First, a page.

On the occasion of its 10th anniversary, the 10th International Dialogue aims to contribute to the international debates concerning the future development goals for sustainable and just development and to support a new inter-sectoral policy of Federal Ministry for Economic Cooperation and Development (BMZ) regarding its work on population dynamics. Experts, development practitioners and – last but not least – young people will discuss together the opportunities and challenges and develop potential problem-solving landscapes in this regard.

Why Governance, Environment/Resources and Food Security?


Population dynamics show an unprecedented demographic change. It is estimated that by 2100 the world’s population will amount to approximately 10.1 billion, reaching 9.3 billion by the middle of the century. Essentially most of the growth will take place in less developed countries, which includes most of Sub-Saharan Africa and predominantly among the poorest parts of the populations. These demographic developments impose great pressure on governments to adequately adjust to the arising challenges. Growing populations amplify demands and challenge the state’s capacity to meet the requirements necessary for providing adequate services. Moreover, rapid population growth increases the risk of exclusion and marginalization of large parts of the population and thus challenges the capacity of a state to take the lead in a process of sustainable development. The issues and challenges that arise with a rapid growth in the population of a country are fundamentally inter-related with the political governance of the state in interaction with its society. State players can only govern and manage the state in a sustainable way if they engage in a constructive dialogue with an informed, articulated and organized civil society and private sector. Constructive state-society relations are a key element for the development of resilient states, enabling a sustainable development-oriented management of growing populations and responsible population policies.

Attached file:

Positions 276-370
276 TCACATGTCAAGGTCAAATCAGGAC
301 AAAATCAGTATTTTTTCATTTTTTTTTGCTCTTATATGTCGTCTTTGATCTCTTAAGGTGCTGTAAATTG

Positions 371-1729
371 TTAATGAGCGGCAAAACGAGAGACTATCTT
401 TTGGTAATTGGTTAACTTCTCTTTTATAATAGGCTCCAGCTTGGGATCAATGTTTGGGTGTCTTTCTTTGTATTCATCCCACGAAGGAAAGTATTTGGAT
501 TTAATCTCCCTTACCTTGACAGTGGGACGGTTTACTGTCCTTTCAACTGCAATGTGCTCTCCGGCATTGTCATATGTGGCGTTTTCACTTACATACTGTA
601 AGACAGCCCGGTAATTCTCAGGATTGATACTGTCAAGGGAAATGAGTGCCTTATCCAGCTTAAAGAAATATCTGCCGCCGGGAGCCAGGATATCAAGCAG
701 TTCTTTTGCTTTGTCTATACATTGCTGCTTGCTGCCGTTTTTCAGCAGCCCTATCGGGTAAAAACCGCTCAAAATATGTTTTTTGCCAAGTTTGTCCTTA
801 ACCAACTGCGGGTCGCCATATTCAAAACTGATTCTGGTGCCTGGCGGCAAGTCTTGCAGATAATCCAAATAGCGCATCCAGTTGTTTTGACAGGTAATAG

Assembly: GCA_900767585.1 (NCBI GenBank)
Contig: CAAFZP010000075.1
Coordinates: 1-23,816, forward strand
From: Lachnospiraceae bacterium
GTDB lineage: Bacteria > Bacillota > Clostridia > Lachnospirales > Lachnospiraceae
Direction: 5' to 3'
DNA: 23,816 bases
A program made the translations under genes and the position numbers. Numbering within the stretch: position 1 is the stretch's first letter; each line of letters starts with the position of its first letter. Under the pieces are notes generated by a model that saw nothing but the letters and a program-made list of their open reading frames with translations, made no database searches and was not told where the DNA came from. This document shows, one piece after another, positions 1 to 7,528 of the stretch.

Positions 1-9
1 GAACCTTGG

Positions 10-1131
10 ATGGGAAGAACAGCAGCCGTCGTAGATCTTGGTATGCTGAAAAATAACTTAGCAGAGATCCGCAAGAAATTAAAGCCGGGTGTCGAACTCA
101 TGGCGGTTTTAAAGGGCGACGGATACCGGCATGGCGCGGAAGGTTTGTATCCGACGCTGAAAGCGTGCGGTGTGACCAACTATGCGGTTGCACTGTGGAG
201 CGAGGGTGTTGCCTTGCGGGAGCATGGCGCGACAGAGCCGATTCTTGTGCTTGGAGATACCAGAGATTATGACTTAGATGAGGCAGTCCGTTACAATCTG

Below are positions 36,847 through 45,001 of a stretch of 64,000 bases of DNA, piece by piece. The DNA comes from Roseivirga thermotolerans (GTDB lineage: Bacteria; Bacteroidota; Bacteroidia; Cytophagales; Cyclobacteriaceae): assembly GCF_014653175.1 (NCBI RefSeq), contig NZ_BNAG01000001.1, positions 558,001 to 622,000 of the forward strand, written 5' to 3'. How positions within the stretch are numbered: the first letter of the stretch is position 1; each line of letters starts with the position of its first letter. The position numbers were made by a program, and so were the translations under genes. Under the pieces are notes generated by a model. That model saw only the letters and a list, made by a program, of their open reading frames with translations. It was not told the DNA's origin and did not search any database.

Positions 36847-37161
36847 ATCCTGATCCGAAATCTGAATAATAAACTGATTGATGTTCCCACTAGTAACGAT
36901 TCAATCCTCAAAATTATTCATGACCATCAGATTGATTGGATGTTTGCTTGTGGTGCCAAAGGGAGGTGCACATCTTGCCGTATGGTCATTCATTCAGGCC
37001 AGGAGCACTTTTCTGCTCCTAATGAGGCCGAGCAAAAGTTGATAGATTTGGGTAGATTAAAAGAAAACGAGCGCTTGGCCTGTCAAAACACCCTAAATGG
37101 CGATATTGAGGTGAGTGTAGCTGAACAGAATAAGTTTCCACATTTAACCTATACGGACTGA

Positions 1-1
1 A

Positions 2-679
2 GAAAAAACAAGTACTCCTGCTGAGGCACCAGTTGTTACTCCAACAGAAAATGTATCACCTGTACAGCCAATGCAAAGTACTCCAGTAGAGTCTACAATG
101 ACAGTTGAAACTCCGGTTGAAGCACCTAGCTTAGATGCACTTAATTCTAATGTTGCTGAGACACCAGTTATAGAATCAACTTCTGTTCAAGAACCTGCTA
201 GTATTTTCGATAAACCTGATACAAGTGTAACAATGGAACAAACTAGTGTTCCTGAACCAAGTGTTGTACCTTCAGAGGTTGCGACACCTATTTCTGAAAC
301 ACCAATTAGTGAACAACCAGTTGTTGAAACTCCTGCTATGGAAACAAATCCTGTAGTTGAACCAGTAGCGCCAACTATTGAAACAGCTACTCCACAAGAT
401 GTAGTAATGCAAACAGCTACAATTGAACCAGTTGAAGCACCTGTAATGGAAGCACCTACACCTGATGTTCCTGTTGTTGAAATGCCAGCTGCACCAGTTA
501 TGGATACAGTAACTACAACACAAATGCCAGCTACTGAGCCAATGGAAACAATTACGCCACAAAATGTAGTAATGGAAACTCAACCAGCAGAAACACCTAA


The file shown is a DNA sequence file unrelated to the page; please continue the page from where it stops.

The impact of human lifestyles on the environment is becoming increasingly evident. Developing countries are bearing the main burden of environmental degradation, especially in relation to the consequences of climate change, which are mainly induced by industrialized and industrializing nations. In these countries the poorer communities are affected most, since they are most directly reliant on ecosystem services for their well-being. Population
dynamics are inter-linked with the use of natural resources and climate change, and it is important to understand these processes in order to address the challenge of achieving economically and environmentally sustainable development taking into consideration diverse population dynamics.

Food Security:

Out of the seven billion people who currently inhabit the world, nearly one billion people are chronically undernourished; a further two billion people are affected by malnutrition. Poverty is still a major reason for food and nutrition insecurity. Higher rates of fertility among women living in poor and rural households will tend to increase the share of those experiencing food and nutrition insecurity. This vicious circle impacts on health, especially sexual and reproductive health, of future generations and also comes at a high socioeconomic price.